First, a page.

Chemical phlebitis: evaluate the infusion therapy and need for different IV access (e.g. central venous access device), different medication, or a slower rate of infusion; determine if removal of the PIVC is needed. Provide interventions as above10, 11.

Mechanical phlebitis: stabilise the IV cannula, apply heat, elevate the limb, and monitor closely. If signs and symptoms persist after 48 hours, consider removing PIVC as per Jackson VIP Scale (Fig. 2)10, 11.

Infective phlebitis: if suspected, (pain, erythema, swelling), remove the PIVC. Follow local policy regarding microbiology culture to identify the organism and incident reporting. Medical assessment will be required for the initiation of any antibiotic treatment. Monitor for signs of systemic infection10, 11.

Post-infusion phlebitis: if this appears to be a bacterial source, ensure that medical review is initiated, monitor for signs of systemic infection; if nonbacterial, apply warm compress, elevate limb, provide analgesics as needed, and consider other pharmacologic interventions. such as anti-inflammatory agents or corticosteroids as necessary10, 11.

Reducing the risks of phlebitis

Having a skilled practitioner or IV team inserting IV cannulae is proven to reduce many complications of PIVC15. IV teams are not always practical for all settings, but having skilled, trained IV practitioners who regularly update their skills and knowledge is a necessity for improving clinical quality and reducing risk. It has been demonstrated that skilled cannulators have a significantly higher first-time insertion rate, which is associated with a lower incidence of phlebitis and failure16.

Chemical phlebitis

  • patients at risk may need to be referred for a central venous access device, such as a peripherally inserted central catheter (PICC) depending on the pH and tonicity of the medications to be administered7.

Mechanical phlebitis

  • Prevent movement by carefully securing the cannula with a sterile, occlusive, transparent semipermeable polyurethane dressing9.
  • Ensure the cannula hub is not directly accessed close to the insertion site9.
  • Keep dressing dry and redress if the dressing loses its integrity.
  • Select the smallest practical cannula for the largest possible vein.
  • Avoid placing PIVCs near to joints i.e.
  • ante-cubital fossa, to reduce irritation of the vessel wall by the tip of the cannula during movement6.

Infective phlebitis

As above (mechanical phlebitis), plus:

  • Strict hand hygiene.
  • Clipping excess hair from the preferred insertion site.
  • Ensure strict aseptic non-touch technique during insertion of the cannula.
  • Perform skin antisepsis with >0.5 per cent Chlorhexidine/70 per cent alcohol12, cleansing the skin with friction for 30 seconds and allow the solution to dry naturally. If a Chlorhexidine/alcohol solution is contraindicated, consider using povidone-iodine or 70 per cent alcohol wipes.
  • No repalpating of the preferred site after cleansing.
  • Use appropriate sterile IV dressing.
  • ‘Scrub the hub’ of the needleless connector every time the cannula is accessed with single use disinfecting agent e.g. 70 per cent alcohol wipes or >0.5 per cent Chlorhexidine/70 per cent alcohol wipe, for at least 15 seconds12.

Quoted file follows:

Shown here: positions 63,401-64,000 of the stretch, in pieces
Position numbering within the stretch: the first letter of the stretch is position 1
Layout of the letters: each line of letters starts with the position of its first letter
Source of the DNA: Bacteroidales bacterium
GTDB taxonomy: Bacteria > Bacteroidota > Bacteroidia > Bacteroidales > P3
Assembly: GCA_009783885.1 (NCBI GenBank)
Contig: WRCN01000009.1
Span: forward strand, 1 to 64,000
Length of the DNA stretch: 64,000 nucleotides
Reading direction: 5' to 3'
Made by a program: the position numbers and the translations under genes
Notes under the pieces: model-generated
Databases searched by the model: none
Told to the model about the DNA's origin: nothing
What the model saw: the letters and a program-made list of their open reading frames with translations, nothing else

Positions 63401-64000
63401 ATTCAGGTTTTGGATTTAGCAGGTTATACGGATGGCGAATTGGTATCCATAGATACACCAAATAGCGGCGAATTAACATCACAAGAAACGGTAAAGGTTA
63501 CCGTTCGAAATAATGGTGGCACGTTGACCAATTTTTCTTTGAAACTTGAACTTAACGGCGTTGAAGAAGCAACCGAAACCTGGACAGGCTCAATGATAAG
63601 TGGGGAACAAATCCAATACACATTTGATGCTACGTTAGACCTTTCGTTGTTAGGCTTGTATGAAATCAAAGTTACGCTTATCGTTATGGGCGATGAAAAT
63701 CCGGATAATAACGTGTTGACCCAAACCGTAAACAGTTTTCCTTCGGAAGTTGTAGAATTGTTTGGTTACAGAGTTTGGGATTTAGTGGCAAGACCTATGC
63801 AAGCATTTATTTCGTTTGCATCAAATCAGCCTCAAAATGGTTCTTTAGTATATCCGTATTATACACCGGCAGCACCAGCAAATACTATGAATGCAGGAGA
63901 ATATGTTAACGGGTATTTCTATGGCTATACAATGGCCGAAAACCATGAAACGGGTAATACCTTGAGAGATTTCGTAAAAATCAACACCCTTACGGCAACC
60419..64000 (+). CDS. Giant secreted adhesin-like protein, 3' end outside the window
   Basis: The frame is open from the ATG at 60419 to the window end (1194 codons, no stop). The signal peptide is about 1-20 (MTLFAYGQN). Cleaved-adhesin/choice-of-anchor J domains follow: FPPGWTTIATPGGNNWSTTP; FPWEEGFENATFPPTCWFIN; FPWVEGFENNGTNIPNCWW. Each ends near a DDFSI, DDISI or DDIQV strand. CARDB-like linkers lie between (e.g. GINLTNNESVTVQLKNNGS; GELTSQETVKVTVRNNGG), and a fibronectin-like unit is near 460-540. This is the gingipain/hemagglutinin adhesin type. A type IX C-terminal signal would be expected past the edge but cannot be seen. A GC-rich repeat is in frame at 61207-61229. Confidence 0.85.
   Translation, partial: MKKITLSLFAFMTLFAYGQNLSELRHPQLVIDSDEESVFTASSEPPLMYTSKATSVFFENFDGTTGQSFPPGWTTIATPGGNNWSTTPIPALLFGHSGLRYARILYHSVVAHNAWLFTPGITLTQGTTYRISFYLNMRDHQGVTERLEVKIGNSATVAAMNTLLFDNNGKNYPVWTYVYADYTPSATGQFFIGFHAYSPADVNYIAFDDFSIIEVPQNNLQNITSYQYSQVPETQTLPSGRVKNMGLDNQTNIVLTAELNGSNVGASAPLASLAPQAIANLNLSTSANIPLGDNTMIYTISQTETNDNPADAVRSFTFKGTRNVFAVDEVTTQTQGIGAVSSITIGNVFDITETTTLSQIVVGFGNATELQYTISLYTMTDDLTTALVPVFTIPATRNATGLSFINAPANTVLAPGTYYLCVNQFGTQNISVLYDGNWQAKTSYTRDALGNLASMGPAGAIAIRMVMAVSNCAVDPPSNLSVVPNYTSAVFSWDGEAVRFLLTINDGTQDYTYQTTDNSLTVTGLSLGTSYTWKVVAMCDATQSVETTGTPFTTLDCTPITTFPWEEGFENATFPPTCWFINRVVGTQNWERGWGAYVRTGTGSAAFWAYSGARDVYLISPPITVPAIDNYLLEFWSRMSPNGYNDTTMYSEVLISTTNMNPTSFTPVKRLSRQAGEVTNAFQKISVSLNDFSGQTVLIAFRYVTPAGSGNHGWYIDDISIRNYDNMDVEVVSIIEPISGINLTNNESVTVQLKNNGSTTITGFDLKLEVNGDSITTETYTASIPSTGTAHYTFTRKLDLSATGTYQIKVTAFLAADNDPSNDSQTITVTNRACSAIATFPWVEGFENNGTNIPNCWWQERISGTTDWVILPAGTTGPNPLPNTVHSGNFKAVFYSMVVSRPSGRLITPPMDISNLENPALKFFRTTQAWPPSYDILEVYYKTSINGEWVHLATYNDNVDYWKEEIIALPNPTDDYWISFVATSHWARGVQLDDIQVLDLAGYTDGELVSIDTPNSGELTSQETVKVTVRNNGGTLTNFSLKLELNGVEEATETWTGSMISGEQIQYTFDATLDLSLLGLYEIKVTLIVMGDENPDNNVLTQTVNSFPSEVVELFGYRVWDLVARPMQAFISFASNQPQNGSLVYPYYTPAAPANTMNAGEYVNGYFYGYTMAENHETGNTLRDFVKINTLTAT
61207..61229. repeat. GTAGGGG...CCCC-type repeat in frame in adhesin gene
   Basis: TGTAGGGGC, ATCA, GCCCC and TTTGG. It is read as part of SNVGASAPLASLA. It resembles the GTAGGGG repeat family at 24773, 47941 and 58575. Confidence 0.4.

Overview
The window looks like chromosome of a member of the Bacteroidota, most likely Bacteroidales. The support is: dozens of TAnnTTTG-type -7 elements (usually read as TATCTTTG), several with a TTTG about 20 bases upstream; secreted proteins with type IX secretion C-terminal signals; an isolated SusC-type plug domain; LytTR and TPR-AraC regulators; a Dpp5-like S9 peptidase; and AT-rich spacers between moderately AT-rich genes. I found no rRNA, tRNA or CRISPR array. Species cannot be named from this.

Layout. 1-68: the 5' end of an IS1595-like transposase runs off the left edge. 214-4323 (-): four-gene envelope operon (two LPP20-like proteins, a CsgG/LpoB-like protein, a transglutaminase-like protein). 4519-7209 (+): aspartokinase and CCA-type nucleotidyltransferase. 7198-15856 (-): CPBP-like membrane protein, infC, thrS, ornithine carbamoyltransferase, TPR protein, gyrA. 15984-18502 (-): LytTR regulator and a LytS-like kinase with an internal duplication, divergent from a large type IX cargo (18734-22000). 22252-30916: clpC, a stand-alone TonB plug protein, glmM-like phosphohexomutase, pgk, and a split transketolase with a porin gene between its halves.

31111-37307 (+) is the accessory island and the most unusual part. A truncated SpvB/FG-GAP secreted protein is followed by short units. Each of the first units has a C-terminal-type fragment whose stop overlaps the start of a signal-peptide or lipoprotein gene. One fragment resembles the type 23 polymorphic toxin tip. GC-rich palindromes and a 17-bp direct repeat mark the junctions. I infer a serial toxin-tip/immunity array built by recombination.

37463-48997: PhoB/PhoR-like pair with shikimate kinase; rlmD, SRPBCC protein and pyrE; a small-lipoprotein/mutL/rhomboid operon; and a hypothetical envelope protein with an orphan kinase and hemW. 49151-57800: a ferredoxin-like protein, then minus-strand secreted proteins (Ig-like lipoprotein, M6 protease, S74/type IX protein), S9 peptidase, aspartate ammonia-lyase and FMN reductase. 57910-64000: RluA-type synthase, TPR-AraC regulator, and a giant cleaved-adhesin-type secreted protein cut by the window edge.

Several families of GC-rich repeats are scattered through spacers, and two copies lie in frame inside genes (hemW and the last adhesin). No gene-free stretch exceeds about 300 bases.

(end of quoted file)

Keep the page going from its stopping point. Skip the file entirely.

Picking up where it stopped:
• Check the integrity of the PIVC dressing.
  • Carefully remove the dressing that has lost its integrity and replace with new sterile dressing, taking care not to manipulate the sited cannula.
  • Only use flush solutions from a single use system. Minimum of 10mL pre- and post-IV medication or according to local medication policy11.

Post-infusion phlebitis

A recent Australian study17 noted that the main predictor of post-infusion phlebitis was cannulae inserted under emergency situations, reinforcing the following recommendations:

  • Replace all PIVC inserted under emergency conditions as soon as feasibly possible, i.e. within 24 to 48 hours12.
  • Observe the insertion site for at least 48 hours after removal of the cannula.
  • Educate the patient or family on discharge about signs and symptoms of phlebitis17.

Reducing the risk of other PIVC complications

Nurses also need to be cognisant of other complications leading to PIVC failure.

A quarter of PIVCs fail through accidental dislodgement or occlusion. Infiltration and extravasation (see Definitions box), haematoma formation or thrombophlebitis and septic thrombophlebitis may then occur18. It has been suggested that the use of visualisation devices (infrared or ultrasound) can increase the success of first-attempt insertion and decrease trauma to the patient19.

Good PIVC management

Early identification and intervention are critical to prevent serious adverse events, such as extensive tissue injury or nerve injury leading to compartment syndrome requiring surgical intervention20.

If a patient reports any burning or stinging at or around the insertion site or anywhere along the venous pathway:

  • stop infusion immediately
  • disconnect the IV tubing from the PIVC
  • attempt aspiration of the residual medication from the cannula
  • remove the cannula
  • notify the medical team or senior nurse as further intervention may be required depending on the factors related to the injury13.